This September is Healthy Aging Month, an awareness month designed to encourage older adults to keep an eye out for symptoms of common health concerns, including visual disorders.
Common eye conditions for older Americans include:
- Age-related macular degeneration
- Diabetic eye disease
Since many of these conditions contain no early symptoms, it’s essential to receive regular, comprehensive eye exams, particularly if you’re over the age of 60.
What is age-related macular degeneration?
Age-related macular degeneration, or AMD, is a degenerative eye disease that leads to a loss in central vision. People who develop this disorder have trouble focusing on objects straight ahead of them, leading to struggles with activities like reading, driving or watching television. Over time, these symptoms will worsen.
Thankfully, AMD is treatable. Injections, supplements, photodynamic therapy and laser surgery are all ways in which doctors can work to prevent further loss of vision.
What is glaucoma?
Glaucoma is an eye disease characterized by damage to the ocular nerve. It is typically divided into two subtypes: open-angle glaucoma and closed-angled glaucoma. People with high eye pressure are at a particularly high risk of developing the disorder, as well people with high blood pressure. African Americans and Mexican Americans are also at an increased risk of developing the disorder.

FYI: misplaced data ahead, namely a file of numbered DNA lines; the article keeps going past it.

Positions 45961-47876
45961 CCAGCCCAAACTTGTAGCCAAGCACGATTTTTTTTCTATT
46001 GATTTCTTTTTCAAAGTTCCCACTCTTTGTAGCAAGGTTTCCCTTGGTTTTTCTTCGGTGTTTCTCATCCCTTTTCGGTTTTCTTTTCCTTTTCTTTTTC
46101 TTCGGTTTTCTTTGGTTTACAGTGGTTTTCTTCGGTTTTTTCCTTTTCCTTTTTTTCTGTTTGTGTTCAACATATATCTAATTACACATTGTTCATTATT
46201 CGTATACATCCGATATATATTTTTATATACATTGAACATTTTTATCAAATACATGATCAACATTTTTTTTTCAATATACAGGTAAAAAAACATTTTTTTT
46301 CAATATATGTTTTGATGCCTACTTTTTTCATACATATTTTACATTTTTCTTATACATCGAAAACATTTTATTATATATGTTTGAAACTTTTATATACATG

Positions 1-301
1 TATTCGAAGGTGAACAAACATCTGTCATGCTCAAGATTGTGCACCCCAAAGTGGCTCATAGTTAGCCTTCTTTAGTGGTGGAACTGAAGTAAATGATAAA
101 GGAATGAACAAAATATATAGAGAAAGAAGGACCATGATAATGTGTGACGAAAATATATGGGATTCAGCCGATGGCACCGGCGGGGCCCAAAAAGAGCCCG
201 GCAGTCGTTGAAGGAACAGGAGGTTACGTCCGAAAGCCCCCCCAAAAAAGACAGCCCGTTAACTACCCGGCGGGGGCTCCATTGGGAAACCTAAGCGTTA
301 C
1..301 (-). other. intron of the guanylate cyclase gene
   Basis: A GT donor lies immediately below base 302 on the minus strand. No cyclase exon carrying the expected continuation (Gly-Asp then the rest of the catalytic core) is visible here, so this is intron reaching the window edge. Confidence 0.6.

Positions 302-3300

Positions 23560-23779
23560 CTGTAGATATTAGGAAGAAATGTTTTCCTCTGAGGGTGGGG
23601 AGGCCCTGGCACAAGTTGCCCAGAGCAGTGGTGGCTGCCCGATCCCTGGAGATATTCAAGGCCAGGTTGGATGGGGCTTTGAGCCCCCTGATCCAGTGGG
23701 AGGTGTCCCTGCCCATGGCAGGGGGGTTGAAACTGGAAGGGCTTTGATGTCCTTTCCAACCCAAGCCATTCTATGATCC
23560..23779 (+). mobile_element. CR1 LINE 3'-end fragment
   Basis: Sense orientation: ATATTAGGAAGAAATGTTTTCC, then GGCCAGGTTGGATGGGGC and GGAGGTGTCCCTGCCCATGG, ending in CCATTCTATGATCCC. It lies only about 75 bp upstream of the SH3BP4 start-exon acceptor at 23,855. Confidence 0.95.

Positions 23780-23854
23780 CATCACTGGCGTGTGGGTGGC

The vision loss associated with glaucoma cannot be reversed, which means that catching it early is essential. Doctors can prevent the disorder from progressing by prescribing medications and performing surgery.
What is a cataract?
A cataract is a clouding of the eye’s natural lens. Cataract symptoms include cloudy or blurry vision, glare, difficulties seeing at night, double vision in one eye, and frequent prescription changes in your glasses or contact lenses. These symptoms may be subtle at first, which is why it’s important to stay in regular contact with your doctor.
Doctors have been treating cataracts for thousands of years. During cataract surgery, your eye will be numbed and the doctor will carefully remove the old lens and replace it with a new, artificial lens.
What is diabetic eye disease?
Diabetic eye disease is any eye disease that disproportionately affects individuals with diabetes. Diabetic eye diseases include diabetic retinopathy, diabetic macular edema, glaucoma, and cataracts.
If you have diabetes, it’s important to regularly meet with your eye doctor to make sure you haven’t developed any of these illnesses.
What to learn more?
Bonner Eye Clinic would be happy to help you learn more about eye conditions that plague older adults. Contact us today to set up a comprehensive, dilated eye exam.